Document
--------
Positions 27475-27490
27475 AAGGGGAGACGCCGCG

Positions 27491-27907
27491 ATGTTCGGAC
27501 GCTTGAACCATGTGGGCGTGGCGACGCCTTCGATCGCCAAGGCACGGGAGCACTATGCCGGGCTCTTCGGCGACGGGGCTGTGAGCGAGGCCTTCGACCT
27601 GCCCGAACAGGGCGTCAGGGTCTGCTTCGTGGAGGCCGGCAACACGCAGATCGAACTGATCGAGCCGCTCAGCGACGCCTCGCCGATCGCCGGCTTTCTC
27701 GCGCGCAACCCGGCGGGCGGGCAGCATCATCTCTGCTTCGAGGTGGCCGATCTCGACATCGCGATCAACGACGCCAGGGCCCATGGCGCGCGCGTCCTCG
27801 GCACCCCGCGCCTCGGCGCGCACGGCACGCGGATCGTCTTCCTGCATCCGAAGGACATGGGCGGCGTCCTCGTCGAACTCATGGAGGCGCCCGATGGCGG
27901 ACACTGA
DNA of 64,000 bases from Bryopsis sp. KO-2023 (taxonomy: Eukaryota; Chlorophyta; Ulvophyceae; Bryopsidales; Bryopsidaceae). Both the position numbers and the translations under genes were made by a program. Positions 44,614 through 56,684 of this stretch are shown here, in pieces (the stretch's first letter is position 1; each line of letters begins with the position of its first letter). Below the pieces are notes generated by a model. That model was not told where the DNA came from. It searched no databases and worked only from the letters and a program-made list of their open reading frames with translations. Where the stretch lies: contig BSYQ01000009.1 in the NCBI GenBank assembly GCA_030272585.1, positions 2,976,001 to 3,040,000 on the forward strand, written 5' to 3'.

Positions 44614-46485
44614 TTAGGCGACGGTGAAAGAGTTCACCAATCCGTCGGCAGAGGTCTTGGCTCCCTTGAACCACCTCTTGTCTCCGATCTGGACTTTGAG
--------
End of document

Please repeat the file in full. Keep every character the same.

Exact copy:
Positions 27475-27490
27475 AAGGGGAGACGCCGCG

Positions 27491-27907
27491 ATGTTCGGAC
27501 GCTTGAACCATGTGGGCGTGGCGACGCCTTCGATCGCCAAGGCACGGGAGCACTATGCCGGGCTCTTCGGCGACGGGGCTGTGAGCGAGGCCTTCGACCT
27601 GCCCGAACAGGGCGTCAGGGTCTGCTTCGTGGAGGCCGGCAACACGCAGATCGAACTGATCGAGCCGCTCAGCGACGCCTCGCCGATCGCCGGCTTTCTC
27701 GCGCGCAACCCGGCGGGCGGGCAGCATCATCTCTGCTTCGAGGTGGCCGATCTCGACATCGCGATCAACGACGCCAGGGCCCATGGCGCGCGCGTCCTCG
27801 GCACCCCGCGCCTCGGCGCGCACGGCACGCGGATCGTCTTCCTGCATCCGAAGGACATGGGCGGCGTCCTCGTCGAACTCATGGAGGCGCCCGATGGCGG
27901 ACACTGA
DNA of 64,000 bases from Bryopsis sp. KO-2023 (taxonomy: Eukaryota; Chlorophyta; Ulvophyceae; Bryopsidales; Bryopsidaceae). Both the position numbers and the translations under genes were made by a program. Positions 44,614 through 56,684 of this stretch are shown here, in pieces (the stretch's first letter is position 1; each line of letters begins with the position of its first letter). Below the pieces are notes generated by a model. That model was not told where the DNA came from. It searched no databases and worked only from the letters and a program-made list of their open reading frames with translations. Where the stretch lies: contig BSYQ01000009.1 in the NCBI GenBank assembly GCA_030272585.1, positions 2,976,001 to 3,040,000 on the forward strand, written 5' to 3'.

Positions 44614-46485
44614 TTAGGCGACGGTGAAAGAGTTCACCAATCCGTCGGCAGAGGTCTTGGCTCCCTTGAACCACCTCTTGTCTCCGATCTGGACTTTGAG